Obituary: Michael Marrus, 81, was a globally renowned scholar of the Holocaust—primarily based at the University of Toronto

Michael Marrus speaking at Yad Vashem in Jerusalem in 2012. (Credit: @yadvashem/Twitter)

Michael Marrus, the dean of Holocaust scholars in Canada and part of an international effort to pry open the Vatican’s war-era archives, died in Toronto on Dec. 23. He was 81 and had been in ill health.

Recalled for the clarity of his speaking style, formidable scholarship, sense of humour, and sartorial splendor (signature bowties and hats), he was a professor of modern European history and taught at the University of Toronto for 49 years. He was also a research fellow and taught at St. Antony’s College at Oxford University; the Israel Institute for Advanced Studies at Hebrew University of Jerusalem; at the University of California at Los Angeles; and at the University of Cape Town. He was the inaugural holder of the Chancellor Rose and Ray Wolfe Chair of Holocaust Studies at UofT.

“For many, his courses were a seminal part of their university experience,” his death notice stated. “Through his teachings, research, and numerous award-winning books and publications, Michael advanced scholarship on the Holocaust, refugees, assimilation, Zionism, and antisemitism.”

He served as a governor of UofT for 19 years and as dean of graduate studies for seven years.

Marrus authored several well-received books on the Holocaust, including The Holocaust in History, Lessons of the Holocaust, and co-wrote, with famed U.S. historian Robert O. Paxton, a seminal book on war-era France, Vichy France and the Jews.

When the volume was first published in France in 1981, the reaction was “explosive,” noted Stanford University Press. “Before the appearance of this groundbreaking book, the question of the Vichy regime’s cooperation with the Third Reich had been suppressed.”

Marrus and Paxton were the first to access closed archives that revealed the extent of Vichy France’s complicity in the Nazi effort to eliminate the Jews.

Since the book’s original publication, additional archives have been opened and France’s role in the deportation of Jews to Nazi death camps “is now openly acknowledged,” according to the publisher. A second edition of the book was printed in 2019.

Marrus’s overall output, “with its broad perspectives, scrupulous documentation, and moral engagement, stands among the foundation stones of modern Jewish historiography,” Paxton, a professor emeritus of social science at Columbia University, wrote in an email to The CJN.

Marrus was “a titan, an acclaimed historian of France, the Holocaust and European Jewish history,” fellow Canadian historian Frank Bialystok told The CJN. “His writing was incisive, (he was) a brilliant professor and a mentor to generations of students, an erudite speaker, a great Canadian whose imprint is etched into the fabric of our nation.”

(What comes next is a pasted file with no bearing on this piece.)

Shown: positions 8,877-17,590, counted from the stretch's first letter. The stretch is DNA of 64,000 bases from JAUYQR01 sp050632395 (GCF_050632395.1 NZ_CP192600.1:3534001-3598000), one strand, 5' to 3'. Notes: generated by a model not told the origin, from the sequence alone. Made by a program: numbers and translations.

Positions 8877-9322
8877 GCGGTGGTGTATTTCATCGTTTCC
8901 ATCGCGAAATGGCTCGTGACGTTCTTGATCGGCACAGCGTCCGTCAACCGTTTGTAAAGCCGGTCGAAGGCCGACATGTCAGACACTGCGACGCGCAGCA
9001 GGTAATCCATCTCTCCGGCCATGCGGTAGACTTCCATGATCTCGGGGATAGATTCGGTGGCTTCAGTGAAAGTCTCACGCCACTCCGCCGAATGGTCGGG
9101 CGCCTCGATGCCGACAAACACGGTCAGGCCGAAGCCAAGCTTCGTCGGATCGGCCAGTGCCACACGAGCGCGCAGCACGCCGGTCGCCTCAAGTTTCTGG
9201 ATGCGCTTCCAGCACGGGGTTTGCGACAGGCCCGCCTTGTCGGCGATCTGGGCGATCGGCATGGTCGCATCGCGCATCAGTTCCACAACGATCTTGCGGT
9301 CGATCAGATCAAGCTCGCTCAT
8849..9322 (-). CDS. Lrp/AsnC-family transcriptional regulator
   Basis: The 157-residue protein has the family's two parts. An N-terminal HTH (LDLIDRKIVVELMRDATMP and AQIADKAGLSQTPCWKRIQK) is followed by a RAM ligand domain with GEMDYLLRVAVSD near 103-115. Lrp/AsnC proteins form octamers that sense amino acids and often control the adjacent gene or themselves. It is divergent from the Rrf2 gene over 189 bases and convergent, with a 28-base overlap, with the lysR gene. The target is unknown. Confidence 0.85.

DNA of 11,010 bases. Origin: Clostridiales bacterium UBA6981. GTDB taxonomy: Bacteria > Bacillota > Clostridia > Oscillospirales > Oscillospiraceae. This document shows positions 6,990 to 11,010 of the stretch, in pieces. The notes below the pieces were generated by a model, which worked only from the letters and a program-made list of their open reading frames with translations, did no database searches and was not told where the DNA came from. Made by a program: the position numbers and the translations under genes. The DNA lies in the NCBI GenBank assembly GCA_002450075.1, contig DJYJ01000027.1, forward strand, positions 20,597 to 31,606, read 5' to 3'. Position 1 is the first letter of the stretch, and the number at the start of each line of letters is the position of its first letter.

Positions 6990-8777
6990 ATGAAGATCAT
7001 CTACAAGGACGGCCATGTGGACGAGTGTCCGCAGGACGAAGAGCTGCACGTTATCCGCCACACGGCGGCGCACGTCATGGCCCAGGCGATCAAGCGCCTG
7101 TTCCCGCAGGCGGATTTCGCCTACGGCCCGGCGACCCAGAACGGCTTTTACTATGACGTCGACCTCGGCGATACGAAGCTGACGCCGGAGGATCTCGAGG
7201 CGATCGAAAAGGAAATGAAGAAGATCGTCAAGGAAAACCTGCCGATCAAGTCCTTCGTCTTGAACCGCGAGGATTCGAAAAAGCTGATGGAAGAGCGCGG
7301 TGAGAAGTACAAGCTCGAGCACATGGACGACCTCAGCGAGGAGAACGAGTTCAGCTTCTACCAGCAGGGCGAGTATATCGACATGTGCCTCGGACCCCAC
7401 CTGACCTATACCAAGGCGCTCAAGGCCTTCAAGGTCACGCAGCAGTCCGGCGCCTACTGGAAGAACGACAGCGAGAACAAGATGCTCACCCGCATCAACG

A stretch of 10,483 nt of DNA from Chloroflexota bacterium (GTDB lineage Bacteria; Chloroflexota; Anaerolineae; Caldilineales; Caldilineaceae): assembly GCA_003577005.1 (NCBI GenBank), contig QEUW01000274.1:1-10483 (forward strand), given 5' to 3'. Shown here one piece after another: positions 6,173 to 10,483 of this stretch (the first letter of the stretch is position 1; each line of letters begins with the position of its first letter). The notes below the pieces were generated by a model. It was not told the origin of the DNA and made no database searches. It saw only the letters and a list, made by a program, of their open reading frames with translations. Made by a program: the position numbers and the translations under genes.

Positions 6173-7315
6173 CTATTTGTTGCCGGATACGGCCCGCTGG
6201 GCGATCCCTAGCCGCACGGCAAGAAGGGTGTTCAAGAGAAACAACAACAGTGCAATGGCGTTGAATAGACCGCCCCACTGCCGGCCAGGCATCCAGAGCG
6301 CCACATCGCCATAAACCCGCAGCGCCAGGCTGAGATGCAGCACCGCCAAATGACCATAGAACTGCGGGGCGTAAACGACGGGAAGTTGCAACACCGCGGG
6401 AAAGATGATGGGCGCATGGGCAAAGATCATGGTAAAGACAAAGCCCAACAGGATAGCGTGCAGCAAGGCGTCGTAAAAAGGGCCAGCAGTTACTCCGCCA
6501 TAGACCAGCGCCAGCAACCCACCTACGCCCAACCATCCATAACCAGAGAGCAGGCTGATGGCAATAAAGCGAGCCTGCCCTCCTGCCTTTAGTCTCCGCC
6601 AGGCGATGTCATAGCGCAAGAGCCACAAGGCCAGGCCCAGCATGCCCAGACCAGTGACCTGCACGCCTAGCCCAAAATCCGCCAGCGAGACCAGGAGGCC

A leading voice on the subject, Marrus was named to the International Catholic-Jewish Historical Commission to examine the role of the Vatican during the Holocaust, amid a longstanding debate that the war-era pope, Pius XII, had turned a blind eye to Nazi atrocities.

In 1999, the Vatican finally invited a team of six Jewish scholars, Marrus among them, and six Catholic experts to examine 11 volumes of material relating to the Holocaust.

As the Catholic Register noted at the time, the scholars surrendered to the Vatican’s stonewalling. “By mutual agreement, the academics abandoned the project because of the limitations of only partial access to the archives.”

Indeed, the commission disbanded after just two years. As Marrus told The Canadian Jewish News in 2020, it “ran up against a brick wall” after the Vatican released that first batch of material but remained steadfastly quiet on further queries, contained in 47 specific questions the commission posed about the Holy See’s response to the Holocaust.

It was a frustrating experience, Marrus conceded.

“We were unable to persuade the Vatican that it was in its interest, and the interests of historical truth, to release these documents,” he said. He also urged the Vatican to delay making Pius a saint until his reputation was cleared.

In March 2020, the Vatican finally announced that it would unseal its archives on the wartime pope, but by then, Marrus did not feel up to diving into the thousands of letters, cables and speeches covering the papacy of Pius XII from 1939 to 1958, a task that would take years.

“I’m ready to pass the torch to another generation,” he told The CJN.

The responsibility was passed to Western University historian Robert Ventresca, who completed his PhD under Marrus. Ventresca did a brief research trip to the Vatican in 2019 but has had to rely on local researchers since the COVID pandemic.

“He taught me and countless others the importance of integrity, clarity, and moral purpose in scholarship, inspired by a relentless, unapologetic pursuit of historical truths,” Ventresca wrote in an email to The CJN. Marrus “insisted that we recognize the uniqueness of the Holocaust in history but cautioned us from thinking of it as an event outside of history, somehow evading true understanding.